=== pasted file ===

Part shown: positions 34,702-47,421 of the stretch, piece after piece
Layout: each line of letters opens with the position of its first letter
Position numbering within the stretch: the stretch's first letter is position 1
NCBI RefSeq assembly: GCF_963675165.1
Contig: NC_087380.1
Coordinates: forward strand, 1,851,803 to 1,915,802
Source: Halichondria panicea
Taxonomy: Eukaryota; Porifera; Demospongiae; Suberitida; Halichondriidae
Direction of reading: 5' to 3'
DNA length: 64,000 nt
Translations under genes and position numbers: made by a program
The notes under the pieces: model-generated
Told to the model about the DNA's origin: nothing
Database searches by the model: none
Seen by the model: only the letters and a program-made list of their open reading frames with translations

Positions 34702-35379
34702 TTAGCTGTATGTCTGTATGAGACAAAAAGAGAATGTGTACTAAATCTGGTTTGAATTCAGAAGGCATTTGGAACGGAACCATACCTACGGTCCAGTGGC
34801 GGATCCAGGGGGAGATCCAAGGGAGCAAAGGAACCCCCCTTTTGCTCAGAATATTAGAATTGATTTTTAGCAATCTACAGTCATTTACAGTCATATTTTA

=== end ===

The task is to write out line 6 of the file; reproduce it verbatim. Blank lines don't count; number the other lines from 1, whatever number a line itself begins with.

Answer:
Coordinates: forward strand, 1,851,803 to 1,915,802